Heat Pump Price Guide | New Unit & Replacement Costs
What is the Cost to Install or Replace a Heat Pump?
Heat pump replacement cost is typically between $5,290 – $8,620 for a standard efficiency, 2.5 to 3 ton heat pump system. The main cost factors are the size of the heat pump, the SEER and HSFP ratings of the system, and the heat pump brand.
$6,550 – Average Installed Cost of a Heat Pump System
HeatPumpPriceGuides.com is a consumer price guide dedicated to helping homeowners learn about heat pump prices for their home HVAC systems. The information published on this site is kept as current as possible, and continually updated with the latest 2022-2023 heat pump pricing data that we compile from leading online resources, direct interaction with visitors like yourself, as well as HVAC industry data.
Updated: July 16, 2023 – Try our Replacement Cost Calculator
Split System Heat Pumps are comprised of three or more main components, a thermostat control, and installation accessories that connect the components and allow them to work together properly. Anytime we refer to a complete heat pump system, we’re referring to the outdoor heat pump condensing unit, an air handler with evaporator coil, electric heating strip, duct system, thermostat, and a refrigerant line-set to connect the system.
Factors that Affect the Installed Cost of a Complete Heat Pump System
How much does a heat pump cost? There’s no easy answer to that due to the many variables affecting heat pump prices. If you just want a rough estimate to plan your budget, take a quick run through the heat pump replacement cost calculator, which provides a no-frills quick estimate for you to review.
Type of Unit: Heat pump types to consider are air source split systems (Most common), packaged units (Least common), mini split heat pumps (Common in small areas) and geothermal heat pumps (Most expensive).
Equipment Brands: Quality is just one of the factors affecting heat pump brand pricing. You might be surprised at some of the other reasons some brands cost more.
Equipment Size: Residential heat pumps range in sizes from 18,000 to more than 60,000 BTUs.
Efficiency: Heat pump efficiency is important to consider.
Performance: Heat pump performance features like staged heating and air conditioning affect indoor climate control and comfort.
Job Needs: Are you installing a new heat pump to a new home? This is going to cost a considerable amount more due to the needs of ductwork, added wiring for electricity and a thermostat, etc. Replacing your current system costs less due to a majority of mechanical systems remaining in place.
All these cost factors are discussed at length below in detailed FAQ and Buying Guides that will inform and assist as you make your heat pump purchasing decision. For example, consider your system preference. Would your home be best served by a packaged or split system heat pump, a furnace plus an AC or a heat pump for both cooling and heating? Important questions of system size and the energy efficiency of the equipment are also discussed.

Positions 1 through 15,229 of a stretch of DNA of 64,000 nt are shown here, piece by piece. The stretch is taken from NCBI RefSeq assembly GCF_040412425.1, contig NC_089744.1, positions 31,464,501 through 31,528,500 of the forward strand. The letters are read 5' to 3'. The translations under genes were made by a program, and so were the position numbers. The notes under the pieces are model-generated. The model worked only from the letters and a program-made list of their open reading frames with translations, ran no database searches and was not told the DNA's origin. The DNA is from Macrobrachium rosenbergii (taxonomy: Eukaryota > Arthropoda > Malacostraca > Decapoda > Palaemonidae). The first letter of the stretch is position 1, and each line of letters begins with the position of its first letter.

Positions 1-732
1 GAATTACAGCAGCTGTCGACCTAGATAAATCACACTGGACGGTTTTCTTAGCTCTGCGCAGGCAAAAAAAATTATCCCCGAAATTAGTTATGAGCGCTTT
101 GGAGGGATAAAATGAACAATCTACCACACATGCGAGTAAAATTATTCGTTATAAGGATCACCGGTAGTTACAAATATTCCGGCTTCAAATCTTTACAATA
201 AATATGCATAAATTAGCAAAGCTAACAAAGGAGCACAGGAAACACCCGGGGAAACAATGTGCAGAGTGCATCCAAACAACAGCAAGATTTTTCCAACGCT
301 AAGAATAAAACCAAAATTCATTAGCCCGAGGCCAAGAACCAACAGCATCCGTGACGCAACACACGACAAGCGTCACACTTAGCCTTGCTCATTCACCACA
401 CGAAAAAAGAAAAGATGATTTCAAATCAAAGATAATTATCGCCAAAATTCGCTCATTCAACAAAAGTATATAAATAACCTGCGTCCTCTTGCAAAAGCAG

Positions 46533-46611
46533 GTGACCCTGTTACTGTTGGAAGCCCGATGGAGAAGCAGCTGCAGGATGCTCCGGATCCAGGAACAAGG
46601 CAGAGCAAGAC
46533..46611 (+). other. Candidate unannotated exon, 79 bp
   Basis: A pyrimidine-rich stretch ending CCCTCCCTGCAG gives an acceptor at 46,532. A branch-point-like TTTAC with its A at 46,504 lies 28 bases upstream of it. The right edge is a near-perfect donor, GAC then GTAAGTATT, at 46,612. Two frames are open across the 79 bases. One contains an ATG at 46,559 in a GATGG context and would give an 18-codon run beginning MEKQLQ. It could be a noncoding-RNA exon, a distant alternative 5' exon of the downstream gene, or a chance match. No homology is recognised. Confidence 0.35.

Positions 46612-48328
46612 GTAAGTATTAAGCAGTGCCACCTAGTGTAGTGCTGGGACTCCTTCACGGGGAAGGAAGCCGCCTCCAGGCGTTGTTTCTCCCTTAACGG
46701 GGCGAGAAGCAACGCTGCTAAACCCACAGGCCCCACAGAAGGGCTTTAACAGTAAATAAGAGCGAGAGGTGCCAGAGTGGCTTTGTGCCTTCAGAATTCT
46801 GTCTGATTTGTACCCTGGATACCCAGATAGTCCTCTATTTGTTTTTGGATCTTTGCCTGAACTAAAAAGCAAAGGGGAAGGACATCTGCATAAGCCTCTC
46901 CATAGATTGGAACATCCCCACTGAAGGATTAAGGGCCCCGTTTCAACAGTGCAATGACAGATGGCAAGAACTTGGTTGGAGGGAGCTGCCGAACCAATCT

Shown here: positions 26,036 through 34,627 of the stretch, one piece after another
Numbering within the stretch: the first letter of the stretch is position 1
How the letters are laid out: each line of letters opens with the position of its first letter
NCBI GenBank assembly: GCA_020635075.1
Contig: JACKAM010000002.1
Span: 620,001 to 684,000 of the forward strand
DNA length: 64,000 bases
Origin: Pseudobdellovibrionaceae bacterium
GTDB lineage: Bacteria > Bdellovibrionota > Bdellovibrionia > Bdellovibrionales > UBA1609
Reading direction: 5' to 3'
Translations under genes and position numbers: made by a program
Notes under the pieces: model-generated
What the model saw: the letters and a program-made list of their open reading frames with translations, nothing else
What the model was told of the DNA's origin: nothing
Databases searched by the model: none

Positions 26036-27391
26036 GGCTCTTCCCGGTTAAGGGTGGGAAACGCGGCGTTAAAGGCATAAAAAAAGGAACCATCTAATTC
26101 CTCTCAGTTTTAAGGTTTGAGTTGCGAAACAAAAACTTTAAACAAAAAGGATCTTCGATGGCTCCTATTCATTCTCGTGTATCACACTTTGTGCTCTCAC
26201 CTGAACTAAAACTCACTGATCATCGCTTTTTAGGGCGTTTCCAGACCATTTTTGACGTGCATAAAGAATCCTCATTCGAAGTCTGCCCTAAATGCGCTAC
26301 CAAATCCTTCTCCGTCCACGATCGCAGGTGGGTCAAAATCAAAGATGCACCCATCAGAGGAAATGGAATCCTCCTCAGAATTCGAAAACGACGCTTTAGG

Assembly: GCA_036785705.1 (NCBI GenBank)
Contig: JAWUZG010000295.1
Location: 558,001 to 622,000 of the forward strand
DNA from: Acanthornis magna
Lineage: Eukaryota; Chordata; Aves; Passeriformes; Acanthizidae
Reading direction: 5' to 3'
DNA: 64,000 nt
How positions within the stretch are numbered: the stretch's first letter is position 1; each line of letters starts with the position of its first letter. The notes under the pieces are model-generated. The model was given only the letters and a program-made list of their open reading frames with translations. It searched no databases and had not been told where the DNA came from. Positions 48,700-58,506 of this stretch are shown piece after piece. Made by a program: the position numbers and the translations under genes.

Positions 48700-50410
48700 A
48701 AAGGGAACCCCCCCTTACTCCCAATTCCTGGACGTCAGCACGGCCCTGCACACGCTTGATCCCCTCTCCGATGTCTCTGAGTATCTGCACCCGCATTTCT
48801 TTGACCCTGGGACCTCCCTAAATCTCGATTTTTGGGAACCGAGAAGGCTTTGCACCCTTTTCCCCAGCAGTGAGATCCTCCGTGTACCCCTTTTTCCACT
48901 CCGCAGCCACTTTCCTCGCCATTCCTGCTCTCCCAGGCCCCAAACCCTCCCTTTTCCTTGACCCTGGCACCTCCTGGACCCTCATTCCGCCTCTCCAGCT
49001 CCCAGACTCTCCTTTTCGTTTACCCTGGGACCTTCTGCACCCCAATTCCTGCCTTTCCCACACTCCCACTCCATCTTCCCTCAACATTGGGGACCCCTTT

Replacement Cost for Type of Heat Pump Installed
You have several types to consider when it’s time to replace your heat pump. Here’s an overview of the replacement cost of a heat pump system, with wholesale prices that contractors pay, as well the cost for the full system installation. These replacement costs are based on the average of all sizes and efficiency ratings, which is why the replacement cost range is so wide. If you prefer, visit our heat pump cost estimating form, where you can input your specific system details and get an idea of the estimated cost to replace your heat pump system.
Costs include the heat pump system and all required components, including installation cost from a licensed contractor.
Type of Heat Pump System
Typical Installed Cost
|Air Source Split System||$1,860 – $8,900||$5,200 – $14,500|
|Packaged Heat Pumps||$3,160 – $7,140||$5,700 – $12,000|
|Mini-Split / Ductless||$940 – $13,340||$2,900 to $17,800|
|Geothermal Heat Pump||$5,980 – $16,560||$9,500 to $25,000|
Air Source Heat Pump Systems
Cost: $5,200 – $14,500, Installed
The installed cost of an air course, split system heat pump system ranges from $4,400 to $8,500 for average-sized homes. Large, high-performance heat pumps can exceed $10,000. Cost factors include the energy efficiency of the system, whether it offers staged heating and cooling that improves indoor climate control and the difficulty of the installation. Ductwork can run another $2,500 to $5,000 or more depending on the size of the home.
Ducted air source heat pumps are the most common replacement heat pump systems. They are also popular for new construction when homeowners want a “tried and true” option they’re familiar with. These systems are a good choice for regions of the country without extreme winter cold.
Equipment: Air source heat pumps are also called split system heat pumps. The outside unit is the condensing unit, though often simply referred to as the heat pump. An indoor air handler contains a blower fan that circulates treated air – air that has been heated or cooled. Coils are installed in both locations. A line set containing refrigerant runs between the coils, absorbing heat in one location and dispersing it in the other. System sizes range from 1.5 tons, or 18,000 BTUs, to 5 tons, aka 60,000 BTUs.